Respiratory infections in children often treated unnecessarily with antibiotics

Published 2017-05-19 18:01. Updated 2017-05-19 18:05Denna sida på svenska

Many childhood virus infections are mistaken for bacterial infection and risk being unnecessarily treated with antibiotics. A new thesis from Karolinska Institutet on respiratory infections in children shows that viruses are a more common cause of serious respiratory infection than previously believed. It is hoped that the research will help to reduce antibiotic use and contribute to new more effective drugs and diagnostic tests.

By comparing the viral flora of healthy children at child health centres and children in care for serious respiratory infections, doctoral student Samuel Rhedin has found that viruses are a more common cause of respiratory infection than previously thought. He also charted the incidence of different types of virus, which can facilitate the development of more effective treatments for viral infections.

“Our results suggest that we need better treatments for viruses,” says Samuel Rhedin, physician and doctoral student at Karolinska Institutet’s Department of Medicine in Solna. “They can help give the pharmaceutical industry the proper focus for the development of new antiviral drugs. Knowledge of which virus the child has can also give the parents better information on the condition’s prognosis and transmissibility.”

Virus common cause of pneumonia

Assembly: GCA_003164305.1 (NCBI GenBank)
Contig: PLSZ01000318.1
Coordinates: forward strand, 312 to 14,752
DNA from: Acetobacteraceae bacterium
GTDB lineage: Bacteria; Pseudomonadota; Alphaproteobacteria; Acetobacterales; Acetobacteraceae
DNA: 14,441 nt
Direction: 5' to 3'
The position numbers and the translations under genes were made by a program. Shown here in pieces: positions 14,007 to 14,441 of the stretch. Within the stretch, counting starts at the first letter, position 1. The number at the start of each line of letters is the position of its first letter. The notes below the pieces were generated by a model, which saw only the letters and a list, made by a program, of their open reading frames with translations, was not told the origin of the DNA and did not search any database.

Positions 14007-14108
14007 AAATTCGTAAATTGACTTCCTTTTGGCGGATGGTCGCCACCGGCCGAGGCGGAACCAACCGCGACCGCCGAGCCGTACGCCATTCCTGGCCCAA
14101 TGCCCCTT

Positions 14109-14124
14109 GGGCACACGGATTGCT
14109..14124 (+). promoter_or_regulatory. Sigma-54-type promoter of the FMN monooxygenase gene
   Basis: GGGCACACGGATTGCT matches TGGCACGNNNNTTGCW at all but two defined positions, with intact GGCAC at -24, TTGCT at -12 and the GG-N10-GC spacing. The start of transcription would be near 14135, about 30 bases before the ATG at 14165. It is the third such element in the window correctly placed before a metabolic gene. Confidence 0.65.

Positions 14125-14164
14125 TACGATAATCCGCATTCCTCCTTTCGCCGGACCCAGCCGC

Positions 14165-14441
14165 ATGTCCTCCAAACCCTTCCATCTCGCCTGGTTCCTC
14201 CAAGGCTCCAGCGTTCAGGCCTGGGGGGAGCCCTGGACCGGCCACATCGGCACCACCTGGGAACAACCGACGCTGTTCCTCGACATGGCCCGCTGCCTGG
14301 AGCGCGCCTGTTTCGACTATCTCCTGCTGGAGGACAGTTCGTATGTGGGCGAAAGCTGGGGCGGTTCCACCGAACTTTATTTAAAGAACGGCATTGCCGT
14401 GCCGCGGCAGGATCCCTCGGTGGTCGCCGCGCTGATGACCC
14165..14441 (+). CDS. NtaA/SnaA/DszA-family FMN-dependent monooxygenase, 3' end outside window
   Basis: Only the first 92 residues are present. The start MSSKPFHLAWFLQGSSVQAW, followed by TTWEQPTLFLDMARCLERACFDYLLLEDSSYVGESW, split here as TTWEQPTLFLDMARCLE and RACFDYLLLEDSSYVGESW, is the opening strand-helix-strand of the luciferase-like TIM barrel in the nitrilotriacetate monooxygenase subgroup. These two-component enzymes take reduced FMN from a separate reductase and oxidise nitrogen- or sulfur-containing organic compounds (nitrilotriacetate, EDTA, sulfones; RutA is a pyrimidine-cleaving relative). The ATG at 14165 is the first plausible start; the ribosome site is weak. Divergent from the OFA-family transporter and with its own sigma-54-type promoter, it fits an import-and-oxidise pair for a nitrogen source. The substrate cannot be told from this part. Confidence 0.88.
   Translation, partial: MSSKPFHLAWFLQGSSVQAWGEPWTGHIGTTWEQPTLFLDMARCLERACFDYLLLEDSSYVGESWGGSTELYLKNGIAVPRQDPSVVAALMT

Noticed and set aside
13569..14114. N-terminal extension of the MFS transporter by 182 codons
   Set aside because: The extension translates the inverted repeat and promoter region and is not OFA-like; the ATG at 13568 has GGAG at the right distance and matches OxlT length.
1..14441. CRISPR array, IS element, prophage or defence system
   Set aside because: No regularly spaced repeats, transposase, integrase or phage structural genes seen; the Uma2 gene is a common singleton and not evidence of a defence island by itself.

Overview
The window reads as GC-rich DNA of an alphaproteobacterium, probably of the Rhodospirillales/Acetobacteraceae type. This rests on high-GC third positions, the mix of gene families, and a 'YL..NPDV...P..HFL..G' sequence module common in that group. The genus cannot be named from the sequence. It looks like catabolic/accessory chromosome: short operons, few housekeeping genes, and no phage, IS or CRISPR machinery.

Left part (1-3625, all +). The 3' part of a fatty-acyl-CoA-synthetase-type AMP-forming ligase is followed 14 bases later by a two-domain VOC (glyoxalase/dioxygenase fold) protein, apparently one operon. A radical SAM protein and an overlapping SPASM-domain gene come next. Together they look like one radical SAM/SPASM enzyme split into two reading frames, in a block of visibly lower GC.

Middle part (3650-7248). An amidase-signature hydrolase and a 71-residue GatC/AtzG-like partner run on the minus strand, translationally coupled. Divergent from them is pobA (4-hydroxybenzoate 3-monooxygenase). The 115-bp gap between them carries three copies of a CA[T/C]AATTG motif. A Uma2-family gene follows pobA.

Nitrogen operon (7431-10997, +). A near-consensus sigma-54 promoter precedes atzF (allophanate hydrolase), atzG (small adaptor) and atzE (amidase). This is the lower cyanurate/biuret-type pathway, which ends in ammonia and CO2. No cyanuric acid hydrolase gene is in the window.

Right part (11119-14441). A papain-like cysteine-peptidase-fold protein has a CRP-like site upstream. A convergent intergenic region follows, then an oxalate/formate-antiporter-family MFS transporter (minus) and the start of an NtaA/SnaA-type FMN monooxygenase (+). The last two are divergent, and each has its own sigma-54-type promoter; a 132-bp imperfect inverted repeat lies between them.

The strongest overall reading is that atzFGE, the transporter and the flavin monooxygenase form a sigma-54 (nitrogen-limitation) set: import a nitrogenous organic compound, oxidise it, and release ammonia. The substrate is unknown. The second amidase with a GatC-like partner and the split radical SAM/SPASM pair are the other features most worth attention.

Owing to the difficulty of differentiating between viral and bacterial infections, there is a risk that doctors will err on the side of caution and given the children antibiotics, which merely exacerbates the problem of antibiotic resistance.

A total of around 1,300 children were studied from 23 child health centres, Sachs’ Children’s Hospital and Astrid Lindgren’s Children’s Hospital. The studies showed that viruses are the more common probable cause of respiratory infections in children, even in those with pneumonia, which has traditionally been considered a bacterial infection.

The researchers used the routine diagnostic method PCR (polymerase chain reaction), which has revolutionised the ability to discover and isolate different viruses. The problem with PCR is that it can take days to get a result and that certain viruses are also found in healthy children. The solution to that problem was to take samples from healthy children at child health centres as controls.

Evaluating a new blood test

“I hope that our results will help to reduce the use of antibiotics and provide incentives to develop new diagnostic tests that are better at distinguishing between viruses and bacteria,” says Dr Rhedin.

He and his research group will shortly be starting an evaluation of a new blood test that can diagnose viruses much more quickly.

Samuel Rhedin defended his thesis on “Severe viral respiratory tract infections in children” on 12 May 2017. The individual studies have, however, already been frequently cited in the international scientific press.

BacteriaInfectious Disease MedicineVirology